What are Natural Killer Cells, and how can they effect pregnancy?

Natural killer cells have been in the news recently, with some reports stating they can cause miscarriages and implantation failure. But what are natural killer cells, and is there any truth to these articles?

NOW-fertility Founder Professor Luciano Nardo sorts fact from fiction:

There has been some research that demonstrates that women with raised natural killer cells may suffer miscarriages and implantation failure cycles.

What are natural killer cells?

Natural killer cells are very important cells in our bodies. They are a type of lymphocyte, or white blood cell, and are critical for our innate immune response. They control our immune system, and are responsible for protecting our body from any external assault.

The cells provide a rapid immune response to any cells or organisms that may invade our body. Natural killer cells are especially unique in the way they work, because they are faster than any other type of immune cell in the body.

The link with miscarriage and failed implantation

An embryo is at least 50 percent external cells from the mother. As a result, it has been speculated that the mother’s cells in the body could create a hostile environment within the uterus, and the natural killer cells are rapidly activated to ‘protect’ the body. While we need these cells to safeguard ourselves, in some cases raised natural killer cells may prevent an embryo from implanting, stopping a pregnancy from continuing. The natural killer cells are the controller of the barrier between the embryo and the uterus.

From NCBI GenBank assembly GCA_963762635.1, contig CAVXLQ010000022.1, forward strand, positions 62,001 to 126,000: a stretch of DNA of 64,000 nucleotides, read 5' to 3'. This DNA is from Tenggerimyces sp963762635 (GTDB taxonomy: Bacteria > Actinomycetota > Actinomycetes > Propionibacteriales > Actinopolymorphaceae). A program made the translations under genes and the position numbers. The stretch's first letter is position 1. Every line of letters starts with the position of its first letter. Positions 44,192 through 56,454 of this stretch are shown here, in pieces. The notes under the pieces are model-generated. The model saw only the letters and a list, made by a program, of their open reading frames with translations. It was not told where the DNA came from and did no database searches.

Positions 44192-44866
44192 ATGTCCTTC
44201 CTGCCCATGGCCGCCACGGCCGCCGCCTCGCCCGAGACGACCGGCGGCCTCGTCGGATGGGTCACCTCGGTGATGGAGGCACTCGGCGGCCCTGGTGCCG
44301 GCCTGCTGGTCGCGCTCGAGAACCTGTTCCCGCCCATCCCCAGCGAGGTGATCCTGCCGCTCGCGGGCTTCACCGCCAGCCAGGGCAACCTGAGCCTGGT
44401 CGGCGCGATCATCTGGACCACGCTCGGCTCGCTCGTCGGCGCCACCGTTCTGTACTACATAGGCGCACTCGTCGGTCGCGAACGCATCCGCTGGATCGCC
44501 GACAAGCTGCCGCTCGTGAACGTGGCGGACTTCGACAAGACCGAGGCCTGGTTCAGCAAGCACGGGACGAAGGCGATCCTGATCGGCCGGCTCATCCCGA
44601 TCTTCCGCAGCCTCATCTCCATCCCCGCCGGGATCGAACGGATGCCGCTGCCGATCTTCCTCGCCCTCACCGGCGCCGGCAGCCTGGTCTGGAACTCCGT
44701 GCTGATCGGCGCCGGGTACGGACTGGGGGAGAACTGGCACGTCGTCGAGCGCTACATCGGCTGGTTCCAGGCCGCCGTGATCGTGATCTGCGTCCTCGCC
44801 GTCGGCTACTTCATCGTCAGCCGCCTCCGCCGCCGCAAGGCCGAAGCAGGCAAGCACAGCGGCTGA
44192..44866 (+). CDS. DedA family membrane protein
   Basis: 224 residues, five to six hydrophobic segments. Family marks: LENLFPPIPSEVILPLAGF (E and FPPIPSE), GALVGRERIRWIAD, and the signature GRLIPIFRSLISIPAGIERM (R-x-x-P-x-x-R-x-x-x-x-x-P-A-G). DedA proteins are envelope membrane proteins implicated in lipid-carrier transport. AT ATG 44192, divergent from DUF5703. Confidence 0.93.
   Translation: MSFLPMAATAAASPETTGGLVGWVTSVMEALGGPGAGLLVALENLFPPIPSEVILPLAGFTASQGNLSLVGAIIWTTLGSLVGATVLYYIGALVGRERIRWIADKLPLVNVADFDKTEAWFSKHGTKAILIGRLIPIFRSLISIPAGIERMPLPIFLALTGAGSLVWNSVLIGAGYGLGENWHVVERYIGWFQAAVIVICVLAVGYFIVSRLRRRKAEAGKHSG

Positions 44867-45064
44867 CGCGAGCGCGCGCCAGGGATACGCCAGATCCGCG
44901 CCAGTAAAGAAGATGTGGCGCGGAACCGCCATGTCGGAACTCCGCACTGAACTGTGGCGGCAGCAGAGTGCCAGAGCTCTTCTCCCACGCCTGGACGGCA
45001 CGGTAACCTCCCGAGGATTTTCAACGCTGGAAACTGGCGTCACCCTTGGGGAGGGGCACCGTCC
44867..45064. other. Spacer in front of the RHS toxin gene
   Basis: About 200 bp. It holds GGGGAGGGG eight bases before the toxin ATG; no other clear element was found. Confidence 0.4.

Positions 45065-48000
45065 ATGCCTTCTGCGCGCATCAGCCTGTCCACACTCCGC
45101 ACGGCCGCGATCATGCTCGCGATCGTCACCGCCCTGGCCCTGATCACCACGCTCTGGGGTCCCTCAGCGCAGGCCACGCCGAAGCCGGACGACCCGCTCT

However, it is important to note that natural killer cells aren’t the only cause of repeated miscarriages or implantation failure. Early pregnancy losses can be linked to a number of underlying issues, and it is important to speak with your doctor about your personal medical history.

Testing for natural killer cells

There isn’t a consensus for whether we should test all women for natural killer cells. You can test for natural killer cells by doing a blood test, or by taking a biopsy of the lining of the endometrium (the mucous membrane lining the uterus) and sending it for further analysis.

Even if you have natural killer cells in your blood, they are not always found inside the uterus. However, in my professional opinion, if there is a history of repeated implantation failure and recurrent miscarriages, and natural killer cells have been found in your blood, it is indicative that there is an environment inside your body that is trying to protect the individual.

Treatment for natural killer cells

The treatments for natural killer cells are still very controversial, and we need to make sure that we are not causing harm. We can’t lower the immune system, as it can cause wider health issues. I would normally prescribe low dose steroids, discussing potential side effects and next steps with my patient.

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